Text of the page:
Review: Careless People, By Sarah Churchwell
Nothing great about these Gatsby relics
Sunday 23 June 2013
The New York Herald Tribune's review of The Great Gatsby called it "a literary lemon meringue", so delicate, so sharp, yet "purely ephemeral". Published in 1925, it was set three years earlier, when F Scott Fitzgerald and his wife Zelda were a rich and glamorous couple in New York. Using diary extracts, newspaper cuttings and letters, Sarah Churchwell has pieced together the real-life events of 1922, including a gruesome double murder, and shown their influences on the novel.
Churchwell is an American academic who teaches literature at the University of East Anglia. She is also a talented journalist, and I have heard her speak with authority and insight on the radio. But in Careless People, she has created a book that is at once bogged down in detail yet peculiarly lazy in its ambition. It is a prime example of the publishing space-filler, that hopes to sell by association with a dazzling subject. A clue is in the subtitle: "Murder, mayhem, and the invention of The Great Gatsby". Who, other than a breathless ad man, would promote a book on so vague an idea as "mayhem"?
Sadly, the flimsy generalisations continue within. The first two thirds cover the period from September to December 1922, when the Fitzgeralds went to a lot of parties. Ah, parties: a Gatsby theme. Part of the joy of the novel is that it conveys the exuberance of a truly great rave-up. Ideally, a historical account would shed some light on the real-life parties attended by the Fitzgeralds, with some illuminating anecdotes. Instead, a typical line reads: "Their cab might have been yellow, but it probably wasn't" followed by a history of the New York taxi .
Graduates of English literature will be familiar with the straw-clutching critic. I could only laugh at Churchwell's earnest observations on the parallels between history and parties: "History resembles a guest list," she informs us, "in that sense, of the invited and the gatecrashers, the people for whom we have been waiting, and those whose presence takes us unawares." Then: "History is prone to mistakes in identity, and facts are not always solid things." Later, really getting into the metaphor: "If history starts as a guest list, it has a tendency to end like the memory of a drunken party: misheard, blurred, fragmentary." It took me back to stifling afternoons in the faculty library.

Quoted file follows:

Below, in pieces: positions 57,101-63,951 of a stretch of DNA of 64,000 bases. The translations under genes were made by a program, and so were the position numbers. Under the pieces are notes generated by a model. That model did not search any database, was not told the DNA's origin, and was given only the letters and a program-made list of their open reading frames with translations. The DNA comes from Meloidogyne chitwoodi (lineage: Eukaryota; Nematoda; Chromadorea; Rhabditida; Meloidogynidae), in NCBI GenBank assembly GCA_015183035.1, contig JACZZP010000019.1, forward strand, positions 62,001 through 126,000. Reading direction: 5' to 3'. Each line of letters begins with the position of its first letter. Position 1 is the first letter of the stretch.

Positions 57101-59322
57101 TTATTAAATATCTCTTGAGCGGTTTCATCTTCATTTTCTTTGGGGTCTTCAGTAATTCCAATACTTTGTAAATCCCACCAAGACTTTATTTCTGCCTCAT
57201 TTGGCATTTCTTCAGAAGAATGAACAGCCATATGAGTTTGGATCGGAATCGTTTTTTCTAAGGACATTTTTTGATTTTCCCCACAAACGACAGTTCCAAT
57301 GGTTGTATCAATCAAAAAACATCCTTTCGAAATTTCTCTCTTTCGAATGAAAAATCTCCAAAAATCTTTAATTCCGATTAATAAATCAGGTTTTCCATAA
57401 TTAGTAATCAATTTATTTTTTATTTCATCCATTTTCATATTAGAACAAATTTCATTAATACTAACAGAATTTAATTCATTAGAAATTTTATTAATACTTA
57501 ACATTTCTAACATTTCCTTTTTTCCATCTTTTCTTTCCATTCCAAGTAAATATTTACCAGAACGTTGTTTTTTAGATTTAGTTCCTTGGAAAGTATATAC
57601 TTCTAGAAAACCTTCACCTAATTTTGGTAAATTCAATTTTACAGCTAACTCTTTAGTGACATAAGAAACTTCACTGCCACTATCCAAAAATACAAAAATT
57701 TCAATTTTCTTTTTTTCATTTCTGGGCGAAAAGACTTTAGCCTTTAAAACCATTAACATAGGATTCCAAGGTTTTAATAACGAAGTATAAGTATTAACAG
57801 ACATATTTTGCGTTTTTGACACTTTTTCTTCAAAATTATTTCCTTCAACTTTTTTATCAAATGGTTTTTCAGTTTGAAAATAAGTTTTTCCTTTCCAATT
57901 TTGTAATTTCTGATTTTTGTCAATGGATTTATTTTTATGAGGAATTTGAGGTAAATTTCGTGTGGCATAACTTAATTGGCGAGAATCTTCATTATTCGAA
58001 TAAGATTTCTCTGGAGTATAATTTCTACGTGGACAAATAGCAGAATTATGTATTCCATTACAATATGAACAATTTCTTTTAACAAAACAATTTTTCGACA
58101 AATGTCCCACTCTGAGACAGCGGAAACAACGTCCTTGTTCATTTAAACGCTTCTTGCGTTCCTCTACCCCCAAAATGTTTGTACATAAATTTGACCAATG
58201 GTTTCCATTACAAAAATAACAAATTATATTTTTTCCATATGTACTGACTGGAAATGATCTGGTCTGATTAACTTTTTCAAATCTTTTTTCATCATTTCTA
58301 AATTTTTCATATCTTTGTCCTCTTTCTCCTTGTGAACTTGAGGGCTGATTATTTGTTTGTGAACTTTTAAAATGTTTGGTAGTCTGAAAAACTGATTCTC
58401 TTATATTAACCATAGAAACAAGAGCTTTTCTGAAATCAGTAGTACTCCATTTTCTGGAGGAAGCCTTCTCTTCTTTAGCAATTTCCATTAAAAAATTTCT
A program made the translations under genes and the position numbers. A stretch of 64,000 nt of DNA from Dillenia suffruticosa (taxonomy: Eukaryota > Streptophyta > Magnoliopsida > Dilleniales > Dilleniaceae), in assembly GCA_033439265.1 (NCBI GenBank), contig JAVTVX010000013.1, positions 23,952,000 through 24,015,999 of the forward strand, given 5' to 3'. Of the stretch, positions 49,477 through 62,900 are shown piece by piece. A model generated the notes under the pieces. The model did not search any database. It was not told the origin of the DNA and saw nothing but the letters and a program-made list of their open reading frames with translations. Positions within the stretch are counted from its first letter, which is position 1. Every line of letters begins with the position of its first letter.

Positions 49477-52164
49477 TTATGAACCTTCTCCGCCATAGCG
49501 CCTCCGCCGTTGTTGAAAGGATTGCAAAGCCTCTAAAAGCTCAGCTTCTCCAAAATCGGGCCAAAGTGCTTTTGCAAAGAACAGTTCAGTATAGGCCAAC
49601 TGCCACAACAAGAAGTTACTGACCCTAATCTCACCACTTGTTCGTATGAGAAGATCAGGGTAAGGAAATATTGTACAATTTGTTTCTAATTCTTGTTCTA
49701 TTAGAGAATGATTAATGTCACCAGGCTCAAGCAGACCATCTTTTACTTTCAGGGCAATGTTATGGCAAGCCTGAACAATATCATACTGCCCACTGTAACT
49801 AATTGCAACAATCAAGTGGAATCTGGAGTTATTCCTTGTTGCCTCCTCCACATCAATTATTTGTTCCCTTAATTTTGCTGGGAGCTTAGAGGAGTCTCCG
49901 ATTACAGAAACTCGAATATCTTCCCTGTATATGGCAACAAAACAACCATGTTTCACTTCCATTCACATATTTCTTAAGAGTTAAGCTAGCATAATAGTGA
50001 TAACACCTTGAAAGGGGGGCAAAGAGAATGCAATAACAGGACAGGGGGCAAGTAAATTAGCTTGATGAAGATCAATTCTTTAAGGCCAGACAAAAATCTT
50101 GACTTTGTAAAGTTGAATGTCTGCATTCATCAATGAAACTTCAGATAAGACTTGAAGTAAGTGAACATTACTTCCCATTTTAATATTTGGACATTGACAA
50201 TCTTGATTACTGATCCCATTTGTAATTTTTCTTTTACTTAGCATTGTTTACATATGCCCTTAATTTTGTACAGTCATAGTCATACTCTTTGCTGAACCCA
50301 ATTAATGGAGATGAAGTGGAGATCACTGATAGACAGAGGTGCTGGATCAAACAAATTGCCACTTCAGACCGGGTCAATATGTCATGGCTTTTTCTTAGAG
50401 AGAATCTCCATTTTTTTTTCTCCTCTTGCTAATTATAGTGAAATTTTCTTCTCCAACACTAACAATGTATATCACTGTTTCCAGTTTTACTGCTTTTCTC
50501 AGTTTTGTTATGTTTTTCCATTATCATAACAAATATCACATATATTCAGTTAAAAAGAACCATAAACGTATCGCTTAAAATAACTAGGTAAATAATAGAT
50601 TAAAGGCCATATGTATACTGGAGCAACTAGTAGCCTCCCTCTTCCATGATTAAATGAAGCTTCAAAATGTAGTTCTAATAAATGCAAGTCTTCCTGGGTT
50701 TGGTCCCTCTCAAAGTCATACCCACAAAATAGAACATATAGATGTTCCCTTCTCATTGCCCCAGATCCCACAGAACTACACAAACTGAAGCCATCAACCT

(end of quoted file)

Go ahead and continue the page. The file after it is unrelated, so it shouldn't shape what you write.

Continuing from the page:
The book only really gets going towards the end, when Churchwell rattles through the fascinating story of Zelda's breakdowns, the loss of their fortune, and the squabbles over her attempt to become a novelist.
Who knows if Sarah Churchwell timed her book to coincide with Baz Luhrmann's film? If she did, it was an even more cynical mistake than its initial premise. Luhrmann's orgiastic juggernaut generated so much hype that even committed fans have been left with Fitzgerald fatigue. For all its flaws, the movie had some jazz age magic, and served the purpose of sending us back to the novel, as second-rate adaptations do. Churchwell's pudding is one lemon meringue too many.
Watch the new House of Cards series three trailerTV
Oscars 2015It was the first time Barney has compered the Academy Awards
Oscars 2015 From Meryl Streep whooping Patricia Arquette's equality speech to Chris Pine in tears
Oscars 2015 Mexican filmmaker uses speech to urge 'respect' for immigrants
TV ReviewThe intrigue deepens as we delve further but don't expect any answers just yet
Razzies 2015 Golden Raspberry Awards 'honours' Cameron Diaz and Kirk Cameron
Arts & Ents blogs
- 1 Home Office says Nigerian asylum-seeker can’t be a lesbian as she’s got children
- 2 What happens to your body when you give up sugar?
- 3 Drugs Live cannabis trial: Hash is less harmful than any other drug, expert claims
- 4 Turkish Airlines flight TK 726 crash-lands on Nepal runway amid dense fog
- 5 Apple and Google users being spied on for a decade because of 'Freak' security flaw
Kurt Cobain's life and death: Montage of Heck film uses unseen footage to tell Nirvana frontman's story
Mal Peet dead at 67: Tributes to children's author who was 'universally adored'
Fifty Shades of Grey movie shows first sex scene 'after 40 minutes'
Drugs Live: Twitter responds to Jon Snow and Jennie Bond smoking cannabis
Jimmy McGovern's new TV series 'Banished': Why Australia's past has such resonance today
'Jihadi John': CAGE representative storms off Sky News accusing Kay Burley of Islamophobia
Durham Free School: 'Creationism taught at' free school facing closure
Nearly 100,000 of Britain's poorest children go hungry after parents' benefits are cut
Ukip would cut billions from Scottish budget to fund English tax cuts
End of the licence fee: BBC to back radical overhaul of how it is funded
Ukraine crisis: Top Chinese diplomat backs Putin and says West should 'abandon zero-sum mentality'